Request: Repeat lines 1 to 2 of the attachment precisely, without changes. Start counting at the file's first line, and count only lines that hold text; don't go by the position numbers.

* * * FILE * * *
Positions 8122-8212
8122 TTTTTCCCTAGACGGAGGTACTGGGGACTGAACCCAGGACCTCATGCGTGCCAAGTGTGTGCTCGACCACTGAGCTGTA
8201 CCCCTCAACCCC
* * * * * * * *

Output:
Positions 8122-8212
8122 TTTTTCCCTAGACGGAGGTACTGGGGACTGAACCCAGGACCTCATGCGTGCCAAGTGTGTGCTCGACCACTGAGCTGTA